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From Complexity to Simplicity

In martial arts, to the beginner, when they first start out learning a technique or action, the initial learning oftentimes seems complex. Many of the techniques they are learning seem quite difficult and require much effort to do. For many, the movement or action may seem strange or foreign to their neural system. Movements feel awkward, clumsy, disconnected. They’re not sure what they’re doing, and they often make mistakes or errors each time they attempt to do it. After numerous repetitions their body smoothes out the technique so that it flows with little or no effort. Over a period of time they familiarize themselves with the movement and find they no longer have to concentrate so hard when they’re working on it. What to them at one time seemed complex now seems simple.

In Jeet Kune Do, the initial learning stage with regard to any technique or action is referred to as “synchronization of ‘self.” It’s the “how to” phase in which the primary objective is developing one’s understanding of, and ability to use a particular tool or skill. You consciously learn how to do something and develop your ability to do so.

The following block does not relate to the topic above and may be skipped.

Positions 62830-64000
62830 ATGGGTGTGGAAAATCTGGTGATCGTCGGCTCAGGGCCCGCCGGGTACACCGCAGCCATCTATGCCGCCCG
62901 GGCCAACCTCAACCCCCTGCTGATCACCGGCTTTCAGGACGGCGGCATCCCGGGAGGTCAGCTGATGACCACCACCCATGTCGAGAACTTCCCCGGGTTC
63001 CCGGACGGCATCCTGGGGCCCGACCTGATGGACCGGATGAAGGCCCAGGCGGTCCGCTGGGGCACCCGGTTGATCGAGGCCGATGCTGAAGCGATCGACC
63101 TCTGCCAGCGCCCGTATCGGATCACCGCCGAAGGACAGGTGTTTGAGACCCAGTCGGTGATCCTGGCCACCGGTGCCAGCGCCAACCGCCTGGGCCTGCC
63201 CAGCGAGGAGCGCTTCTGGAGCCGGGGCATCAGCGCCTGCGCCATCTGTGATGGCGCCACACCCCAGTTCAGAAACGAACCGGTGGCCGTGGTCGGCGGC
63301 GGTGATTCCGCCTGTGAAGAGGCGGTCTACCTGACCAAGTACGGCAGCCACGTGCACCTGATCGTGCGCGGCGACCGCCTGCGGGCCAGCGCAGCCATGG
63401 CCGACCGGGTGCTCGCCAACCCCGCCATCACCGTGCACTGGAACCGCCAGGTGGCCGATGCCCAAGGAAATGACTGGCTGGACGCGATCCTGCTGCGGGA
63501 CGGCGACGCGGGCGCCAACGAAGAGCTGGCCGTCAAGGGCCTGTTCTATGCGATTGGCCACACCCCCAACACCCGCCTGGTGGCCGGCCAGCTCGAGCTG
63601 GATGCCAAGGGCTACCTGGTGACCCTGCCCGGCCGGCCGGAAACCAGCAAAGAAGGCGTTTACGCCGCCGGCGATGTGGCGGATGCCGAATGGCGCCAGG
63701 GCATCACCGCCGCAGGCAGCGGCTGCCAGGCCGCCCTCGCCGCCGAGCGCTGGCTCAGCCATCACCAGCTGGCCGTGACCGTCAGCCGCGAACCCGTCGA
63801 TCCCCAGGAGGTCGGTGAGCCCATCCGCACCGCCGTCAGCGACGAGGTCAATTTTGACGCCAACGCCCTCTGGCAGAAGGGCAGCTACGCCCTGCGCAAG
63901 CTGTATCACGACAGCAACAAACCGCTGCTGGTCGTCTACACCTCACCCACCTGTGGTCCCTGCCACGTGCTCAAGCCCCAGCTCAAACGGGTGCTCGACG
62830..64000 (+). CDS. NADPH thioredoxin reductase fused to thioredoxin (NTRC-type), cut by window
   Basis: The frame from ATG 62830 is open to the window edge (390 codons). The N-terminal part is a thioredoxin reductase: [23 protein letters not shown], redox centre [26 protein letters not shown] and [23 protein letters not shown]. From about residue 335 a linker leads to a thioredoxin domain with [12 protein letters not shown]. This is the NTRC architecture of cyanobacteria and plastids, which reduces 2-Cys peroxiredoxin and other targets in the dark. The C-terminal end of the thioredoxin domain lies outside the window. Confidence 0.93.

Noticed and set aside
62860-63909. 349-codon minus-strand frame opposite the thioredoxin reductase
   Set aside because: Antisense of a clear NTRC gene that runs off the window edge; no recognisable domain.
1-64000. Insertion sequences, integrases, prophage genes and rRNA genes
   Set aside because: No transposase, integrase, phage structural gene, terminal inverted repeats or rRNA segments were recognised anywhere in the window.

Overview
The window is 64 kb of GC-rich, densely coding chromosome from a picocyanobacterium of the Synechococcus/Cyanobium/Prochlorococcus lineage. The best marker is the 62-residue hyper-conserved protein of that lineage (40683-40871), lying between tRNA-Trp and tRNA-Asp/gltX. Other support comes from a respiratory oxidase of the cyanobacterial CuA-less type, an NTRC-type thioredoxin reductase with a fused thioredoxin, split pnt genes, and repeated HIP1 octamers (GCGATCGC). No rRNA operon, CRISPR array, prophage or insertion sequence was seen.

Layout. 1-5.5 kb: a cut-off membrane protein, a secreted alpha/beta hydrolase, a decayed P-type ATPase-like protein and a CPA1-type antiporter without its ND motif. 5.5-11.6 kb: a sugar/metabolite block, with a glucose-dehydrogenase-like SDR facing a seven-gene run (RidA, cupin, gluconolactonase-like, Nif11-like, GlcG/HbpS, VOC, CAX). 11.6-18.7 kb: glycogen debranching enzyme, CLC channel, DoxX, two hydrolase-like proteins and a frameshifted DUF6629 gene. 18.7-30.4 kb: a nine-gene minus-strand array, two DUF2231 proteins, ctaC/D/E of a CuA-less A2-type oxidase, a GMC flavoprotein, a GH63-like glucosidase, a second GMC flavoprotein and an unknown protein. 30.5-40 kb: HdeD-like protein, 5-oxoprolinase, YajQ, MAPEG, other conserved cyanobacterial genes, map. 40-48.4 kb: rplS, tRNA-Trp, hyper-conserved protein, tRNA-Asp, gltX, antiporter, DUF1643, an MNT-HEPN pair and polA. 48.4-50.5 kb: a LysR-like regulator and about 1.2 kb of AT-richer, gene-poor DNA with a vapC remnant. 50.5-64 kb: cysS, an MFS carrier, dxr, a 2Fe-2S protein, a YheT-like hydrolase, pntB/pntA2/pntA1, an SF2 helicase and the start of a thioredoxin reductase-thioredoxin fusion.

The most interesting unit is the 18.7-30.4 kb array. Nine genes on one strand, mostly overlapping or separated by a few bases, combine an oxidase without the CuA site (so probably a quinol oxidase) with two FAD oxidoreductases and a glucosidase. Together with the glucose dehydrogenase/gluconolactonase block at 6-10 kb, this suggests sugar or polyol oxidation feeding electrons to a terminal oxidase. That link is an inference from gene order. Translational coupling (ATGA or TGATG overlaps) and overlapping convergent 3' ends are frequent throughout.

Fine skills are distilled out of gross movements. During this stage one can use what is known as “rough draft” learning. According to neuroscientists, our brains rarely get complex learning right the first time. Instead we often sacrifice precision of technique and skill for simply getting something “close” or a “rough draft” of the motion. I remember my teacher, Dan Inosanto, telling me when he saw I was getting too caught up in technical details while learning a particular kick, “Forget about all that other stuff right now – just get a feel for the kick. You can refine it later.” What he wanted to impress upon me was that in training you move from the general to the specific. If, over time, what you’re learning maintains or increases in its importance and relevance for you, you will upgrade your rough draft movements to refined, polished, efficient techniques.

Transitioning from complexity to simplicity is an integral part of a martial artist’s learning process and path to proficiency. And while some individuals may progress down the path at a faster pace than others, everyone goes through it.

Complexity and simplicity are like Yin/Yang – both parts of the same circle. A good part of the incentive for training is the discovery that the complex techniques of yesterday are simple today and performed with ease. The clumsy and awkward efforts at the beginning are transformed into effortless dexterity (action) which will give you a true sense of accomplishment.

Train well, Train intelligently

Chris Kent

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